South Korean Civil Society

Implications for the U.S.-ROK Alliance

July 18, 2013

Report

More on:

South Korea

Civil Society

Overview

Rooted in the country's long struggle for autonomy and democracy, South Korea's robust civil society has long been credited with allowing and encouraging ordinary citizens to involve themselves in social movements. Though recent scholarship suggests that social activism spurred by South Korea's many civic societies has little direct influence on policymaking, the mobilization of progressive organizations around a number of issues pertinent to the U.S.-ROK alliance opens a society-wide conversation on the development and future of South Korea's partnership with the United States. In this Program on U.S.-Korea Policy Working Paper, Dr. Andrew Yeo of the Catholic University of America argues that the United States should see South Korean civil society as a means of gauging South Korean public sentiment on the changing U.S.-ROK relationship and as a tool for advancing policy debate.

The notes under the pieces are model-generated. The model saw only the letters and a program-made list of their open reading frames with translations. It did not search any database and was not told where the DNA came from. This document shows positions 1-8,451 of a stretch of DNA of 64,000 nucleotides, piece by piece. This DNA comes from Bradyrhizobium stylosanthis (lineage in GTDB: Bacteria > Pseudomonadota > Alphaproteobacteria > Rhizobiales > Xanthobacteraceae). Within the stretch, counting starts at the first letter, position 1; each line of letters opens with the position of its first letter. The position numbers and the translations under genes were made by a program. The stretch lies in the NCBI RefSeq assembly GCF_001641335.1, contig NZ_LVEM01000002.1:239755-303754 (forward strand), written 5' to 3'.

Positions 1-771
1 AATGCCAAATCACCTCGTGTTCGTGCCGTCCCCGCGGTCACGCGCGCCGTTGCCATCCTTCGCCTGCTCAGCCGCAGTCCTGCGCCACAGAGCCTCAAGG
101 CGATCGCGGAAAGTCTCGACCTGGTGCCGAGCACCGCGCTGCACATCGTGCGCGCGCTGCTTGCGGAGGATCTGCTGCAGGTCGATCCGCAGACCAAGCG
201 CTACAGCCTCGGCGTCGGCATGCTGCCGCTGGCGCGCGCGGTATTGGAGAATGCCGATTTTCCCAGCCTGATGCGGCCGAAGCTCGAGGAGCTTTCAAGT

Explore More on CFR

Russia

Russia's information warfare operations, aimed to weaken adversaries' social cohesion and political systems, are complex and adaptive, but Western governments can take steps to guard against them.

Zimbabwe

Lebanon

Saudi Arabia pressed Lebanese Prime Minister Saad Hariri to resign to try to weaken Iran-backed Hezbollah in Lebanon. The path to resolving the crisis could run through Yemen.